How do you apply for asylum if you have been in the US for over one year?
If you are eligible to file for asylum in the United States you must abide by the asylum one year filing rule.
However, there are many exceptions to this rule. Before the Illegal Immigration Reform and Immigrant Responsibility Act of 1996, a person could apply for asylum at any time. This law created a new eligibility requirement that those applying after April of 1998 had to apply within one year of their last arrival. Exceptions to the asylum one year filing rule include changed circumstances which materially affect your eligibility for asylum and extraordinary circumstances related to the delay in your filing.
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Federal regulations provide a non-exhaustive list of ways in which your circumstances could have changed that may make you eligible for an exemption of the asylum one year filing rule. These include but are not limited to:
- Changed conditions in your country of nationality or last habitual residence
- Changes in applicable US law
- Changes in personal circumstances
- The ending of your spousal or parent-child relationship to the principle applicant in a previous application
- You have become a refugee since leaving your country
The second possibility for an exemption from the asylum one year filing rule is if you have experienced extraordinary circumstances that caused a delay in applying for asylum. These situations include:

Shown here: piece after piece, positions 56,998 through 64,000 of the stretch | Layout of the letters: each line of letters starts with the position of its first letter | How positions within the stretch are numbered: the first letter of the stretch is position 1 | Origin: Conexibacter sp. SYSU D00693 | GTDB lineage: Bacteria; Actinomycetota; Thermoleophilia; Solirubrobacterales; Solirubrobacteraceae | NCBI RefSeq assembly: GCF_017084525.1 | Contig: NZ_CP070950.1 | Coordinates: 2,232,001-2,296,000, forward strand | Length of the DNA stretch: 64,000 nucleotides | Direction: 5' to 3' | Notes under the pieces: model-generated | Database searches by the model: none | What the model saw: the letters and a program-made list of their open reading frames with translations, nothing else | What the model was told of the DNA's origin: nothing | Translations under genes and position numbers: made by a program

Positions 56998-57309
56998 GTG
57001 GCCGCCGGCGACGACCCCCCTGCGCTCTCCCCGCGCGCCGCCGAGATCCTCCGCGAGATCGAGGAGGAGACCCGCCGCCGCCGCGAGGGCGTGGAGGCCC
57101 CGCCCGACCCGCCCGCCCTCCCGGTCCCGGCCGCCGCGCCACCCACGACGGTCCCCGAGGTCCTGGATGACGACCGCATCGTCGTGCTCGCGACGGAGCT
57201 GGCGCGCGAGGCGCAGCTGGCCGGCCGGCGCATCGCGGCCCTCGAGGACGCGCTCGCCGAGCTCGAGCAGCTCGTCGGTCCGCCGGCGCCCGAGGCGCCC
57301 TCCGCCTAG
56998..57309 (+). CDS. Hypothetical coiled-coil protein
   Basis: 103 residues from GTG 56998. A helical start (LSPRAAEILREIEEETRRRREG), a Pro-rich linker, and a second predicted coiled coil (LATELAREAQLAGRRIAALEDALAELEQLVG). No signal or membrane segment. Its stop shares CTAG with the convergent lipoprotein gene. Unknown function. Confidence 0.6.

- Events or factors in your life that directly caused you to miss the deadline
- Serious illness or mental or physical disability
- Death or serious illness or incapacity of your legal representative or member of your immediate family
- Legal disability
- Ineffective assistance of counsel
Establishing proof that an exception to the asylum one year filing rule applies to you can be difficult. It is your responsibility to provide evidence of the circumstances related to the timing of your application and that the application was filed within a reasonable amount of time thereafter.
Asylum One Year Filing Rule Links
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Carl Shusterman served as an INS Trial Attorney (1976-82) before opening a firm specializing exclusively in US immigration law. He is a Certified Specialist in Immigration Law who has testified as an expert witness before the US Senate Immigration Subcommittee. Carl was featured in the February 2018 edition of SuperLawyers Magazine.
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